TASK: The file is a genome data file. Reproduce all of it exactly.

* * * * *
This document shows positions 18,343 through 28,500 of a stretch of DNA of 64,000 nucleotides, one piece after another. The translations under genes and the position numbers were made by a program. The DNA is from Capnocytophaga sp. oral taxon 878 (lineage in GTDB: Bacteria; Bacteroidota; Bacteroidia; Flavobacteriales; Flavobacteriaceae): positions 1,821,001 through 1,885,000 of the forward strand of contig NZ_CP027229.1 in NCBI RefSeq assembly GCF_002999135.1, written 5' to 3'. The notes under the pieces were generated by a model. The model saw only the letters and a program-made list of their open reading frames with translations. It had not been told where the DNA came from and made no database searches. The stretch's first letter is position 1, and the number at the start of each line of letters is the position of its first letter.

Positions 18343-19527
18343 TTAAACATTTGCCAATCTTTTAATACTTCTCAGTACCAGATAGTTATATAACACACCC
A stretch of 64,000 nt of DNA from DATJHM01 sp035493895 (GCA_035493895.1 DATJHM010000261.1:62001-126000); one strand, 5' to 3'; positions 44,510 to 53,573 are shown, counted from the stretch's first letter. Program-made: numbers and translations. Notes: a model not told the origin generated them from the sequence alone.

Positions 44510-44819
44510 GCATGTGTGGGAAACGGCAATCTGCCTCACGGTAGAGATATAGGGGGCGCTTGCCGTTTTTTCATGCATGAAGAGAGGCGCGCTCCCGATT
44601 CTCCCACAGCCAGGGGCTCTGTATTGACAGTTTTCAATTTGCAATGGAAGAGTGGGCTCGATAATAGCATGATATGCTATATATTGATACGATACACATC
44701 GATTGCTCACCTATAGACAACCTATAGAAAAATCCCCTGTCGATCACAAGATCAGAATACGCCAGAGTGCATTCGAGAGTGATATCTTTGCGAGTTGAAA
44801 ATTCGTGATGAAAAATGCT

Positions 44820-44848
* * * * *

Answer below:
This document shows positions 18,343 through 28,500 of a stretch of DNA of 64,000 nucleotides, one piece after another. The translations under genes and the position numbers were made by a program. The DNA is from Capnocytophaga sp. oral taxon 878 (lineage in GTDB: Bacteria; Bacteroidota; Bacteroidia; Flavobacteriales; Flavobacteriaceae): positions 1,821,001 through 1,885,000 of the forward strand of contig NZ_CP027229.1 in NCBI RefSeq assembly GCF_002999135.1, written 5' to 3'. The notes under the pieces were generated by a model. The model saw only the letters and a program-made list of their open reading frames with translations. It had not been told where the DNA came from and made no database searches. The stretch's first letter is position 1, and the number at the start of each line of letters is the position of its first letter.

Positions 18343-19527
18343 TTAAACATTTGCCAATCTTTTAATACTTCTCAGTACCAGATAGTTATATAACACACCC
A stretch of 64,000 nt of DNA from DATJHM01 sp035493895 (GCA_035493895.1 DATJHM010000261.1:62001-126000); one strand, 5' to 3'; positions 44,510 to 53,573 are shown, counted from the stretch's first letter. Program-made: numbers and translations. Notes: a model not told the origin generated them from the sequence alone.

Positions 44510-44819
44510 GCATGTGTGGGAAACGGCAATCTGCCTCACGGTAGAGATATAGGGGGCGCTTGCCGTTTTTTCATGCATGAAGAGAGGCGCGCTCCCGATT
44601 CTCCCACAGCCAGGGGCTCTGTATTGACAGTTTTCAATTTGCAATGGAAGAGTGGGCTCGATAATAGCATGATATGCTATATATTGATACGATACACATC
44701 GATTGCTCACCTATAGACAACCTATAGAAAAATCCCCTGTCGATCACAAGATCAGAATACGCCAGAGTGCATTCGAGAGTGATATCTTTGCGAGTTGAAA
44801 ATTCGTGATGAAAAATGCT

Positions 44820-44848